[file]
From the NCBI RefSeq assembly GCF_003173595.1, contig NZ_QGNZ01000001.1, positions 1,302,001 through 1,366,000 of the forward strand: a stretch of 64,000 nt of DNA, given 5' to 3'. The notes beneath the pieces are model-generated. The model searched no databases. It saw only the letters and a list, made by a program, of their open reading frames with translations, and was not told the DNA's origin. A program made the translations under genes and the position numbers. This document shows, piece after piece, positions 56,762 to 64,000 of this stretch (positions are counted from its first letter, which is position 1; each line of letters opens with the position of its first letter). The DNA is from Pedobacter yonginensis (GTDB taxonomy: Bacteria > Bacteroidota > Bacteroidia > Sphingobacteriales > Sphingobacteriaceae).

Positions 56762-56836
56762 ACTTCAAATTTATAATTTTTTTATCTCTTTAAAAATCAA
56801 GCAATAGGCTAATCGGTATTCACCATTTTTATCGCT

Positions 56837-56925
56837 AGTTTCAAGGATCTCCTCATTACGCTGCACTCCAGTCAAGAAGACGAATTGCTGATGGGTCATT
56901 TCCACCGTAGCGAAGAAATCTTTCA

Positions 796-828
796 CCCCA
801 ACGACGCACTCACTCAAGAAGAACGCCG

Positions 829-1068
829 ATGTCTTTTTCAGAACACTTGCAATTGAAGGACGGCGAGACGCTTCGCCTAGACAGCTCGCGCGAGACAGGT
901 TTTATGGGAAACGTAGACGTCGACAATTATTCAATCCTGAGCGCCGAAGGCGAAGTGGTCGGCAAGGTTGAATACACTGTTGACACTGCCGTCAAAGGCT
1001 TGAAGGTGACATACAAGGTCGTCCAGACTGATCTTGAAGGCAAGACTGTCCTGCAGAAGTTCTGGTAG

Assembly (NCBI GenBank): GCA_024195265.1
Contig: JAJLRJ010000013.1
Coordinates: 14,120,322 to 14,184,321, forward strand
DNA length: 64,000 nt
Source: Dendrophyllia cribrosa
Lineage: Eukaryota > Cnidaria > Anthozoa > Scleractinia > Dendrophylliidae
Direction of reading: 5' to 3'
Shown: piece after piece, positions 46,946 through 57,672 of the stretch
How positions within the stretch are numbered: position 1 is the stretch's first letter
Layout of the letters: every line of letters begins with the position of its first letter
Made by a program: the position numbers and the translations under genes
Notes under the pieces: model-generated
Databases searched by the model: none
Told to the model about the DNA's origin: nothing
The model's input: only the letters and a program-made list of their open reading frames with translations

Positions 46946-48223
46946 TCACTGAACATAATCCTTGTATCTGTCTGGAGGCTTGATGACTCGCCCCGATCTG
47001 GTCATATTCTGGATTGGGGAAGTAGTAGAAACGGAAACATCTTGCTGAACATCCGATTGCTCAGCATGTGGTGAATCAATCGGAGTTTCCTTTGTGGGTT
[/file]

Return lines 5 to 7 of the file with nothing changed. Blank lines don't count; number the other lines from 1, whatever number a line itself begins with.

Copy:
Positions 56837-56925
56837 AGTTTCAAGGATCTCCTCATTACGCTGCACTCCAGTCAAGAAGACGAATTGCTGATGGGTCATT
56901 TCCACCGTAGCGAAGAAATCTTTCA